In a preschool setting, more often than not you’ll find that all normally endowed children learn in two or more languages. At home, this begins right from the birth of the child, the innate visual skills come to the fore as early as a few weeks into life. The power to recognize and recall is the basis of visual literacy. It is a concept that is age old and needs no introduction. As preschool accreditation agencies like QualityKG are coming up with high-quality preschool development programs the structured curriculum is seeing radical advancements and with that visual learning is also gearing up to fit into a new and improved learning system.
Whew! Sounds confusing right? That is what I had thought when I was reading up on visual literacy. It then struck me; it’s exactly what my child’s play school franchise accredited by QualityKG preschool accreditation has been practicing. Truth be told, I was rather amazed to find out that early learners discover visual literacy skills even before they learn to speak or read.
Visual literacy skills in young learners
Learning and understanding in infancy and early childhood is dependent on visual aids to a great extent. The structured play books and visual aids like CD’s and charts make this easier for children. The children’s books are often structured in a way that instigates curiosity and imaginative prowess. Most early learning books are written in short sentences and rely heavily on illustrations. Children are very attracted to bright colors and vivid pictures.
Technology and digitalization have added a new dimension to the concept of visual literacy. The use of audio-visual aids has brought in a new and far more effective way of teaching and learning. I see my child working with his hands and fingers, making finger art, making projects that are full of color and visually rich, he has learned that you can mix two colors to form a third by seeing the transformation first hand! These activities stimulate the creative and sequential learning of young learners.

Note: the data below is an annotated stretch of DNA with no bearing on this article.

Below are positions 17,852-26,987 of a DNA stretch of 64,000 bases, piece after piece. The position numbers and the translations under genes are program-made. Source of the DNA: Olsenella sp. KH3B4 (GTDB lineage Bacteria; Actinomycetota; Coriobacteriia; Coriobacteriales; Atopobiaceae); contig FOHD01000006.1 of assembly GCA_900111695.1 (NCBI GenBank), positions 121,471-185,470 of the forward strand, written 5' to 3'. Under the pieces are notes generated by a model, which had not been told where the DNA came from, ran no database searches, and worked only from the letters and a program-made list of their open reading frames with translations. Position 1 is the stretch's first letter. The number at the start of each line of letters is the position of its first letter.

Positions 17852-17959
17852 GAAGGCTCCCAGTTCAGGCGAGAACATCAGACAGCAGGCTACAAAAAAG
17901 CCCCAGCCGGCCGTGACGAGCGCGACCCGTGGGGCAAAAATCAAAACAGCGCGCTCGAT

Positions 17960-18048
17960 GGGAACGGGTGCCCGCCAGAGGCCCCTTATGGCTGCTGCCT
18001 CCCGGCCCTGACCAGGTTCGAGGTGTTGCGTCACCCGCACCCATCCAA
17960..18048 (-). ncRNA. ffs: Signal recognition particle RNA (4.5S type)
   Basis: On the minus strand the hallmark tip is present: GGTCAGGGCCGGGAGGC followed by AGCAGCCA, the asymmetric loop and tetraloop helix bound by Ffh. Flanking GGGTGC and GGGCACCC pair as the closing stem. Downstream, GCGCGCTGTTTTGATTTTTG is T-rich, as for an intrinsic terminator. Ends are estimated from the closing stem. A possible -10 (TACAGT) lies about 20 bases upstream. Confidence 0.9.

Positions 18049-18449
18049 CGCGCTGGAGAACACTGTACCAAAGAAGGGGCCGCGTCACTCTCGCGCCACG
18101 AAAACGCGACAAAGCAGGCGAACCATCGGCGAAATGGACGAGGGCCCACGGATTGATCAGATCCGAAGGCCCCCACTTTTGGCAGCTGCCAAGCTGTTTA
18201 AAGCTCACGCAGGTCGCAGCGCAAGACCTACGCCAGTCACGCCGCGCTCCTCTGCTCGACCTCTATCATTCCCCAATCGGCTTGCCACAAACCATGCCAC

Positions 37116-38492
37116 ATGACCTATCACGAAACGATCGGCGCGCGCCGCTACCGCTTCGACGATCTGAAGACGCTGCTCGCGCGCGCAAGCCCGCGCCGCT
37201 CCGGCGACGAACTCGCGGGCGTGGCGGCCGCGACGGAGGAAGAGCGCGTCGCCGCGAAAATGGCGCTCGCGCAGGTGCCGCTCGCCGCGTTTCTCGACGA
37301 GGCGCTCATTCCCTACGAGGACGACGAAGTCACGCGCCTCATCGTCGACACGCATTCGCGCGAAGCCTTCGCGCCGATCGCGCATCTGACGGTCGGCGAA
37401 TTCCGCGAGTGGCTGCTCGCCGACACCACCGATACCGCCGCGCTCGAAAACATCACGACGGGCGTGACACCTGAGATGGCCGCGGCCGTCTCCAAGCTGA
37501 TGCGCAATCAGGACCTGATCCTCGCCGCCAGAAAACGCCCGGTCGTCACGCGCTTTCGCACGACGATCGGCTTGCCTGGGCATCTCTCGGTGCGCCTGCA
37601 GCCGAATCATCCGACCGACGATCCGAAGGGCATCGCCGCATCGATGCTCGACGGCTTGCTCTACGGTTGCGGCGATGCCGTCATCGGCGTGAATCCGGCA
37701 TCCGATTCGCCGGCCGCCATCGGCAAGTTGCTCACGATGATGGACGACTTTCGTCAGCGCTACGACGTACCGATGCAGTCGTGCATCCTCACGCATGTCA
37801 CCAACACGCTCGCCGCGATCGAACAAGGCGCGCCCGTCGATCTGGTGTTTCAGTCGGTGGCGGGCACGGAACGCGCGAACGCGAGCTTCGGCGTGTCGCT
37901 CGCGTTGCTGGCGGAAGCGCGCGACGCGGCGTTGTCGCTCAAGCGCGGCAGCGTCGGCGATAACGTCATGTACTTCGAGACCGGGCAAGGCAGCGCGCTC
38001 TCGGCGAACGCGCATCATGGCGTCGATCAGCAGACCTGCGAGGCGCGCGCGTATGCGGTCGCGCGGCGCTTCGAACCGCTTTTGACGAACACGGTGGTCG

Visual literacy in preschools
At the preschool level, teachers challenge their students by asking questions about pictures to contribute towards a child’s understanding of an image. At my son’s playschool franchise, visual literacy is a part of everyday activities, some of the questions asked by his teacher include:
- Does the picture remind you of anything?
- What’s the first thing you have noticed in the image?
- How do you feel after looking at this image?
- Can you think of any reason why the boy in the picture looks so sad?
- Do the birds in the image look real to you?
- Do you like the colors in the picture?
- If you drew this picture what colors would you use?
In the end, the teacher accomplishes her goal of engaging the inquisitive minds of young preschoolers into a debate about why the apple should be red or green!
Structured learning in preschools using visual aids is very common, as it is well established that children learn better, recognize better, interpret better and understand better any information provided through visual signs, things or actions. The use of visual tools to help young children learn to manipulate, navigate and process visual information for learning activity is important. Flow charts and highly illustrative visuals are a good way to teach children interpretative skills. Children learn how to evaluate the relevance, authenticity, and purpose of the visuals. This helps in building cognitive skills.
Short videos and multimedia tools are good ways to enhance the child’s observational and analytical skills. The stories and visuals are effective in promoting emotional and social learning. The ability to interpret and use symbols is also learned effortlessly with visual tools. Visual literacy is an integrated approach to all round development and transformation of mental images into reality.
Examples of visual literacy
A favorite book that my son loves to read again and again has illustrations and a line of text in each page. The book is about how a small boy buys some beans at the farmers market and what happens to the beans and the boy. The journey of the beans from the buying to the sowing and reaping, to the boy’s life and adventures related to the beanstalk, are all very well documented with the use of pictures. In the form of a story, he also learned how one can overcome obstacles.
In the end
Considering that every aspect of our waking lives is inundated with visual’s in the form of cartoons, comics, diagrams, charts, signs, symbols, tables, graphs, photos, collages, advertisements, slide shows and videos the purpose of teaching visual literacy in preschools is to teach our little learners the competency that helps them think ABOUT, BY and WITH images. Small steps they might look like, but these life skills go a long way in helping teach your child with his or her coping skills and problem-solving approaches to life. Visual literacy is a comprehensive approach that is fun and effortless once in practice!